Leaders from United Parcel Service, DaimlerChrysler and public officials gathered to announce the completion of a deal last Monday that will put hydrogen-powered vehicles into service on delivery routes for UPS in southeast Michigan.
Chief Operating Officer of UPS Tom Weidemeyer said he feels environmental sustainability is directly related to corporate success.
“We see economic development and environmental protection as sustaining each other. There’s probably no greater example of that on a large scale than what we’ve all seen less than forty miles away from here at Lake Erie. Thirty years ago when I lived here in Michigan, the lake was heavily polluted and pretty much left for dead. Tourism was basically non-existent,” Weidemeyer said. “I remember it well – don’t swim and whatever you do, don’t eat the fish. Today, thanks to the vision of people who understand the benefits of sustainable development, … the lake is dramatically healthier, bears the moniker of ‘Walleyed Capital of the World,’ and tourism is a multi-million dollar business.”
Weidemeyer also drew similarities between Lake Erie and air pollution.
“We’re proud to be a part of another initiative that could also directly benefit the economic and environmental quality of life for communities here in southeast Michigan and ultimately, communities around the world.
While many are excited about this step toward large scale commercial production of hydrogen fuel cells, Chrysler Group President and CEO Dieter Zetsche reminded the group at the National Vehicle and Fuel Emissions Laboratory of the many problems still facing researchers.
“There are still many significant troubles to overcome to prove the commercial viability of this technology. In terms of infrastructure, there is a need to develop a means to safely transport hydrogen in bulk to the refueling stations,” Zetsche said. “Of course we will ultimately need these hydrogen refueling stations scattered around the country as conventional gas stations are today in order to make fuel cell powered vehicles vital for anything other than centrally-fueled fleets.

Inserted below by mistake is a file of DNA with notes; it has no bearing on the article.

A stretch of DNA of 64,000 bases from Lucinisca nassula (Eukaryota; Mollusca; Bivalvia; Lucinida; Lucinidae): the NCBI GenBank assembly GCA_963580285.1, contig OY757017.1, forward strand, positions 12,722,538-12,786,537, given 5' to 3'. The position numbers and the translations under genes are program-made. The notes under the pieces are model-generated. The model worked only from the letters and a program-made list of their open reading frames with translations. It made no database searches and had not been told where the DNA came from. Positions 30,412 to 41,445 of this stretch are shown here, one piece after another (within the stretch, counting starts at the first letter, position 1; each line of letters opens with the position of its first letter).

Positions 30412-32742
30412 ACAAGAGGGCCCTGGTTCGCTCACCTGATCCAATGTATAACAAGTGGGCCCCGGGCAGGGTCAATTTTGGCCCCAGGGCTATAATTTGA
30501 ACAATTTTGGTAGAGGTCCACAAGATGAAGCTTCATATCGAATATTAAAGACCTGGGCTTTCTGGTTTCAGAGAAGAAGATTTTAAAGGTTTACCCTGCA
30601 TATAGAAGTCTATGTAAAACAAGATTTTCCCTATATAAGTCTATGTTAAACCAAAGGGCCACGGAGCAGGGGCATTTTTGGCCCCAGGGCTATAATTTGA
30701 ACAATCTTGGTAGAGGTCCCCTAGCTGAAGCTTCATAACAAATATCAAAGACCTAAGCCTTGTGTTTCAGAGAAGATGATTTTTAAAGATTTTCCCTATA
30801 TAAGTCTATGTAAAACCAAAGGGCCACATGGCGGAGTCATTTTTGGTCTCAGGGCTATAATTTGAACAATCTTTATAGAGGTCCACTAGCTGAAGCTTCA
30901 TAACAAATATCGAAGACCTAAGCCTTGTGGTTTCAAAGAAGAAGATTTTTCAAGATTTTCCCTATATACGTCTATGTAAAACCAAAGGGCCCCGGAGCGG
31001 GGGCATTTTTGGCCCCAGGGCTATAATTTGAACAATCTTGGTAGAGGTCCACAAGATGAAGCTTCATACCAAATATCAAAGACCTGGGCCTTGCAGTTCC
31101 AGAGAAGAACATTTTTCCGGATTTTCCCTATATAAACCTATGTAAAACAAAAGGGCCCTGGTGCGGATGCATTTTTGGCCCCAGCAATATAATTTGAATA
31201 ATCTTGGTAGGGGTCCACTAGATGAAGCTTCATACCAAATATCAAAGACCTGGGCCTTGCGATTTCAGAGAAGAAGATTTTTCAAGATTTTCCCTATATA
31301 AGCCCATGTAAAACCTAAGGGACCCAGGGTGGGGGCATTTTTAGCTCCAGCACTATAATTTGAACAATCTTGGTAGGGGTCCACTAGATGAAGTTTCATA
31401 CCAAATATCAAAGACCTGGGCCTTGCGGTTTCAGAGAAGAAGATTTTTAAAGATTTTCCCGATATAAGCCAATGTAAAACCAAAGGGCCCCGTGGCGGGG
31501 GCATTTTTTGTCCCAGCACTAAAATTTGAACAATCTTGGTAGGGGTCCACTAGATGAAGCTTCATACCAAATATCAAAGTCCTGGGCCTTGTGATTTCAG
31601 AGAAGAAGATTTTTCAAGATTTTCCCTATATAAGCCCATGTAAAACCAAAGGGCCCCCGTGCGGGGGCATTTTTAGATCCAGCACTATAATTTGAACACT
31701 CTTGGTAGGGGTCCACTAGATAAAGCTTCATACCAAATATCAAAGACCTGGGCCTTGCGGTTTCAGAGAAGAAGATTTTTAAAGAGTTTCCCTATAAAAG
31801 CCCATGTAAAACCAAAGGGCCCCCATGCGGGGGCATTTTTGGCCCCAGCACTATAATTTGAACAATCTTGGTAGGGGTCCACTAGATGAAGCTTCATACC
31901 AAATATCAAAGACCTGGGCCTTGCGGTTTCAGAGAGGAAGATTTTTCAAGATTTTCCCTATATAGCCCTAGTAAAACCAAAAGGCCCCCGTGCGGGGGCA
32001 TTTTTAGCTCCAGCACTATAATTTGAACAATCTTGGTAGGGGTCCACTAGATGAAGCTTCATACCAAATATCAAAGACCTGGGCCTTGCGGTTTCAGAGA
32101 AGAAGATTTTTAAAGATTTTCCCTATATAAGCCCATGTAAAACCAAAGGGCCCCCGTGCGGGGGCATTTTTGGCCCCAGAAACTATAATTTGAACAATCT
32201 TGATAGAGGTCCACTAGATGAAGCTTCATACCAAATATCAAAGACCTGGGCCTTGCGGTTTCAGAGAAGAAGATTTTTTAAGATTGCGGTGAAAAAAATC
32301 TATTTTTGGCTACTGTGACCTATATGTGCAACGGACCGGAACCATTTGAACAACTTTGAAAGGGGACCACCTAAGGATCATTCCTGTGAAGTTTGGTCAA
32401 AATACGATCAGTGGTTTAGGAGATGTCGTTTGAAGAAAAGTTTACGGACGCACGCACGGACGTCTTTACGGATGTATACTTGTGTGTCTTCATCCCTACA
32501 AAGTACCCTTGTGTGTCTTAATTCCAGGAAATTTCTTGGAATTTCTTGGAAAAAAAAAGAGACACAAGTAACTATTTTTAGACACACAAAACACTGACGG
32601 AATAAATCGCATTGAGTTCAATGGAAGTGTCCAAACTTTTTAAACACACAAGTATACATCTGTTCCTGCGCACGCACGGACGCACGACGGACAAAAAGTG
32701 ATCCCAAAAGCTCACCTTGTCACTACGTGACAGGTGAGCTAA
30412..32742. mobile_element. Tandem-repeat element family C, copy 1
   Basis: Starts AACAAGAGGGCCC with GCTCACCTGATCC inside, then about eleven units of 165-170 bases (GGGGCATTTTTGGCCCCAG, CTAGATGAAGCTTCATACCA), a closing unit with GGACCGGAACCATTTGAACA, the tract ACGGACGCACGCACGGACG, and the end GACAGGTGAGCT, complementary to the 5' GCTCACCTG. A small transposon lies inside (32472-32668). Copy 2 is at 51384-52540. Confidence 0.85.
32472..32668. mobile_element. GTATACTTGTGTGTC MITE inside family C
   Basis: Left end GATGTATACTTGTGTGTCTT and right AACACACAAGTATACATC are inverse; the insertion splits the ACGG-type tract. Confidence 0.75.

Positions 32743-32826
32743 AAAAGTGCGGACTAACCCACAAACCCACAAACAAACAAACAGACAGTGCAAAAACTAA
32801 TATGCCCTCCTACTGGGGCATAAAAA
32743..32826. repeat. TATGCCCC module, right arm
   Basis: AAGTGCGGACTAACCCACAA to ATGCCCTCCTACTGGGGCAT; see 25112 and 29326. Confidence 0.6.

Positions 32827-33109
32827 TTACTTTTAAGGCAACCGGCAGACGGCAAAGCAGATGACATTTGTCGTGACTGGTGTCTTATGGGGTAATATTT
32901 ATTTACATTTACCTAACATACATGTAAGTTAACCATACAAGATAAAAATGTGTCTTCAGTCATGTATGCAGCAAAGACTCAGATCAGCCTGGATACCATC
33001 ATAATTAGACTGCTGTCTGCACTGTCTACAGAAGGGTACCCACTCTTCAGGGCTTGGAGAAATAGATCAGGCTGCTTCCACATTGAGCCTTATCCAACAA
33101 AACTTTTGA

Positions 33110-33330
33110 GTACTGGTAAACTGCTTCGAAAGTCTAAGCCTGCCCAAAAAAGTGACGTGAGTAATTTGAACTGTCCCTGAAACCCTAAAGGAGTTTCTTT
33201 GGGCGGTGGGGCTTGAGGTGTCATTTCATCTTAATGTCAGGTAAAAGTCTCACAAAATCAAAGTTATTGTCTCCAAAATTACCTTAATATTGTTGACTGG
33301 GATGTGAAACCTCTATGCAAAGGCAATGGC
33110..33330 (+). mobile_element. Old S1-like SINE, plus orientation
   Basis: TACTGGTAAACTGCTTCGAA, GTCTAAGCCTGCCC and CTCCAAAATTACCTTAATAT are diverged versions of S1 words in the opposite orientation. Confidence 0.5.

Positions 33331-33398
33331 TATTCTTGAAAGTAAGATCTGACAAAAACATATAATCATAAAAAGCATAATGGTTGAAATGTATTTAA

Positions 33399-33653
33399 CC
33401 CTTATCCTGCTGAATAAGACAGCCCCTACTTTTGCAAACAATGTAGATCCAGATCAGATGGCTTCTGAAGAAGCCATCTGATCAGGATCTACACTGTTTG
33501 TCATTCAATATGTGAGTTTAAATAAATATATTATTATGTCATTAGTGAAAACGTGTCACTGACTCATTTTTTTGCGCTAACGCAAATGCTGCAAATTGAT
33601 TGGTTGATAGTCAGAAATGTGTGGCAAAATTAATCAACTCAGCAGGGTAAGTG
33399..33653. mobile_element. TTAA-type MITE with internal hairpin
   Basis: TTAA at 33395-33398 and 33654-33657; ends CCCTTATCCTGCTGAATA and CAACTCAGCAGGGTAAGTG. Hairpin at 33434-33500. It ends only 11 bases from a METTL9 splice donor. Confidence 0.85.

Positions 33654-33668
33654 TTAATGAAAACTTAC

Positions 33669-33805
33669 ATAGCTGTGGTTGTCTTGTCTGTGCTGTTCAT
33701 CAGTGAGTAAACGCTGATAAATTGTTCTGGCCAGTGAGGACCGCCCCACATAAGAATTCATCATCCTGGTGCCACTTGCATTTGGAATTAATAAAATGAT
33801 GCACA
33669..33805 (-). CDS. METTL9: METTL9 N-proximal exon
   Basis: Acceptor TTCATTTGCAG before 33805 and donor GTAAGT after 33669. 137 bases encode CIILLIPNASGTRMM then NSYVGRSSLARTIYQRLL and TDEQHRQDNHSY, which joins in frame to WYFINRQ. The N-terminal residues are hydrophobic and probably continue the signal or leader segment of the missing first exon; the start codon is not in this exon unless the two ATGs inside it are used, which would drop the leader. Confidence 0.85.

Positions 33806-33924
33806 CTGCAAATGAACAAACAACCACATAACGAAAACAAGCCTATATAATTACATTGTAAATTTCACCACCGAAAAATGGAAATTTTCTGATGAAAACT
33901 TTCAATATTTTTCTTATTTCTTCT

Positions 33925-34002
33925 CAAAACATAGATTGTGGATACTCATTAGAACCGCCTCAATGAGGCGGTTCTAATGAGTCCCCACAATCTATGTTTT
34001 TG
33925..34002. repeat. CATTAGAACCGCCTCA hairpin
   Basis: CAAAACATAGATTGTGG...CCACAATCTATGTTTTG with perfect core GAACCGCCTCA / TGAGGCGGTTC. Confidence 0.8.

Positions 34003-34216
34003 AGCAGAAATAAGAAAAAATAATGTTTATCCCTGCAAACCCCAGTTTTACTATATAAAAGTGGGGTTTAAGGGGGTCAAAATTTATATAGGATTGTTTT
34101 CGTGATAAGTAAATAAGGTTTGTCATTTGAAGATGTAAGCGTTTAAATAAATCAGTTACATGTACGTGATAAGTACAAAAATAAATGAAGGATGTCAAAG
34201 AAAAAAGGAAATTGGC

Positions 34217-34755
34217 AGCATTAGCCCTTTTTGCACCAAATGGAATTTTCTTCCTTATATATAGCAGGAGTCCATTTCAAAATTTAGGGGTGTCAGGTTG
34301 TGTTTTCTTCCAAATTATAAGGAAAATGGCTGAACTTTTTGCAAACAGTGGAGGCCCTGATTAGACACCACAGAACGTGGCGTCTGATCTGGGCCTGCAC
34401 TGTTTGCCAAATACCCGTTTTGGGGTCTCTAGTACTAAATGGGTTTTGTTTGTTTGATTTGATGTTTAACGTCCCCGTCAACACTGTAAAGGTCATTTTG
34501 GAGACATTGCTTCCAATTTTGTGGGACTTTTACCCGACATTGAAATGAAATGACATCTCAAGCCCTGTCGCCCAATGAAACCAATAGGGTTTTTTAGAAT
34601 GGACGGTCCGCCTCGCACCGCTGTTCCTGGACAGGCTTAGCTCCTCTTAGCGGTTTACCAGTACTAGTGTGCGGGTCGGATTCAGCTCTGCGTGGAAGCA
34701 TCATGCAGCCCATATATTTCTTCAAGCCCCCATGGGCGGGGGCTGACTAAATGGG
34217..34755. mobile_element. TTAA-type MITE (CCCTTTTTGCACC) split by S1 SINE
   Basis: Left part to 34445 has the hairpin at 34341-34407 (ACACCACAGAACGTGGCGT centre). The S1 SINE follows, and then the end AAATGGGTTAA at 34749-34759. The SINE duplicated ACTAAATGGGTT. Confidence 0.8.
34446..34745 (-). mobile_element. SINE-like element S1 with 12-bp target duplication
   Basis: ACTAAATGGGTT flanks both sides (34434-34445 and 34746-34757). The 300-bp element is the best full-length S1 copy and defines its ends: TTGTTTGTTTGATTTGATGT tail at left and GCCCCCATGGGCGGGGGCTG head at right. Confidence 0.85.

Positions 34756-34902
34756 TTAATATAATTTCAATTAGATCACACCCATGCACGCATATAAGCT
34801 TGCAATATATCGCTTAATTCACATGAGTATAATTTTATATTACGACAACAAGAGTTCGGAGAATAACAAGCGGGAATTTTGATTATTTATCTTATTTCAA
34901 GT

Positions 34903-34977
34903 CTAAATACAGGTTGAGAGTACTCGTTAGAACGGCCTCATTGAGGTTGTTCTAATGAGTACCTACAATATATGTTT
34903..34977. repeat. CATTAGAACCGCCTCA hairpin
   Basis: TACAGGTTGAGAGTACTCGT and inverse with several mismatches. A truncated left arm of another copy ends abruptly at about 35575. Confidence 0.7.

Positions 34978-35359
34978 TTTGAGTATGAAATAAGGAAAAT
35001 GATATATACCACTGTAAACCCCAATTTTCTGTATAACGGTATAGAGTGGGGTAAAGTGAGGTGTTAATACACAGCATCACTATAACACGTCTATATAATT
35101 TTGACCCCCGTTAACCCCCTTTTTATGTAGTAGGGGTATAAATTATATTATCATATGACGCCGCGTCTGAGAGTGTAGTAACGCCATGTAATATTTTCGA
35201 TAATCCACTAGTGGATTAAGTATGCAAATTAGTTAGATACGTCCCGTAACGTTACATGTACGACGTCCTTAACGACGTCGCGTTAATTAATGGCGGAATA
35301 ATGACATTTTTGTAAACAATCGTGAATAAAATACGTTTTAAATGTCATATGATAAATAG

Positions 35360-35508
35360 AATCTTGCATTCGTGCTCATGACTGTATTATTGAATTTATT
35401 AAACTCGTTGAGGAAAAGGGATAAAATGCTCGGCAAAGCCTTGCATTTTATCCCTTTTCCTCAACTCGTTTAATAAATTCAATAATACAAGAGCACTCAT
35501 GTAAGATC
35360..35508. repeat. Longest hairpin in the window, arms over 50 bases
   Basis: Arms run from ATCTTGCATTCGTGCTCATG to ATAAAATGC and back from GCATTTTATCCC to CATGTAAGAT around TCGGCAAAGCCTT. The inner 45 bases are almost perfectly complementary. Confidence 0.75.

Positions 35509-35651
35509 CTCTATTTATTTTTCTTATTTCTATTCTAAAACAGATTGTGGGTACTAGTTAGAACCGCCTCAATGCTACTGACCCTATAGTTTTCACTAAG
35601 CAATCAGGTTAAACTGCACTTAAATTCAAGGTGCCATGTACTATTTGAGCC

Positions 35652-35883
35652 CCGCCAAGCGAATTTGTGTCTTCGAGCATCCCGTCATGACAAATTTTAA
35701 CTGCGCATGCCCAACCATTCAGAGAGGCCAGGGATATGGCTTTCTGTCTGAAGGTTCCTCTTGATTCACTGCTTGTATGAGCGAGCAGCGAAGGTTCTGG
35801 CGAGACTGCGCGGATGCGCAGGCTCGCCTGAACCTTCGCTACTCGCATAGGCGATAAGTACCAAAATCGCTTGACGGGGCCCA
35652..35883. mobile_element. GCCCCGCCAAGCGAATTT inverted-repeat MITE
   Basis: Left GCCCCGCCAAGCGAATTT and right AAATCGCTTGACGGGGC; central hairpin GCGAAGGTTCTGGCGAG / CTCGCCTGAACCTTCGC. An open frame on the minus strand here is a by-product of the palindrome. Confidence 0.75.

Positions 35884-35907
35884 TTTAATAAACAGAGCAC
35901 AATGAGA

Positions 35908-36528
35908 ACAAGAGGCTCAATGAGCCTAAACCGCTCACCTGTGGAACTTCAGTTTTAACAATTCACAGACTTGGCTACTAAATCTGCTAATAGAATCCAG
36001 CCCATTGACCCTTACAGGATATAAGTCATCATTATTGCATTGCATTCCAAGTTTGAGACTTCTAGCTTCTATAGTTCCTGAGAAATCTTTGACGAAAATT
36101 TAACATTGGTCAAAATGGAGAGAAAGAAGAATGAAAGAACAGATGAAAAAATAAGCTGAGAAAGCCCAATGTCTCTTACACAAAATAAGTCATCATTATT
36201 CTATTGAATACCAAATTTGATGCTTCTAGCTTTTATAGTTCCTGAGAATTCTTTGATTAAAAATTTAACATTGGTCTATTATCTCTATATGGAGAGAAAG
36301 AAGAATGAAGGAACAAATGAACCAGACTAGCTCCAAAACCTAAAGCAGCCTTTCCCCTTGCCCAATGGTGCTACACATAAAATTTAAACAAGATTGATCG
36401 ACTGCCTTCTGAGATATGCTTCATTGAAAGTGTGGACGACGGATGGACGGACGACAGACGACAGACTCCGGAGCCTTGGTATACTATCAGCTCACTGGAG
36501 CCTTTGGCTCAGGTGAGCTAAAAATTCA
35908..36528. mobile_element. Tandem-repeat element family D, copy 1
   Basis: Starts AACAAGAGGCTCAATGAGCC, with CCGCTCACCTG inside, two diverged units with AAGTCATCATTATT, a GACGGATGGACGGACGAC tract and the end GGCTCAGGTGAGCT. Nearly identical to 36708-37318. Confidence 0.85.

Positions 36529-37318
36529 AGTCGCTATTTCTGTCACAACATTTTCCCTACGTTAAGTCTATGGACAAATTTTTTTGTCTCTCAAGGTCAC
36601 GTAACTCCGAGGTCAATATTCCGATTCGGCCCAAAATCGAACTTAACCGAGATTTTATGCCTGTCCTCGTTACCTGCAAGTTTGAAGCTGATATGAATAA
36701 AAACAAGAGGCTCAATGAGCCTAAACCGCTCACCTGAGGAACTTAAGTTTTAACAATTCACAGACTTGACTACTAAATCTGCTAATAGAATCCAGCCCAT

Zetsche added that problems of expense extend to the very design of the fuel cell itself.
“We still have some tough challenges related to cost. For example, the fuel cell stack in which hydrogen and oxygen are brought together to produce energy requires the use of noble metals such as platinum for catalysts, and platinum runs as much as seven hundred dollars an ounce. We are still working to improve the packaging and bring down the cost of on-board hydrogen storage tanks from the several thousand dollars it costs today.”
Many lawmakers like U.S. Senator Carl Levin (D-Detroit) are also supportive of similar efforts to improve fuel cell technology.
“The issue is whether or not we have the vision to do what we need to do to make fuel cells a reality,” said Levin, who said he encourages significant tax breaks for those developing fuel cell technology.
Environmental Protection Agency Administrator Christie Whitman said she is impressed with the government’s continued support of this initiative.
“This is truly an example of a whole lot of people coming together across party lines to do what is best for the people that we serve,” Whitman said.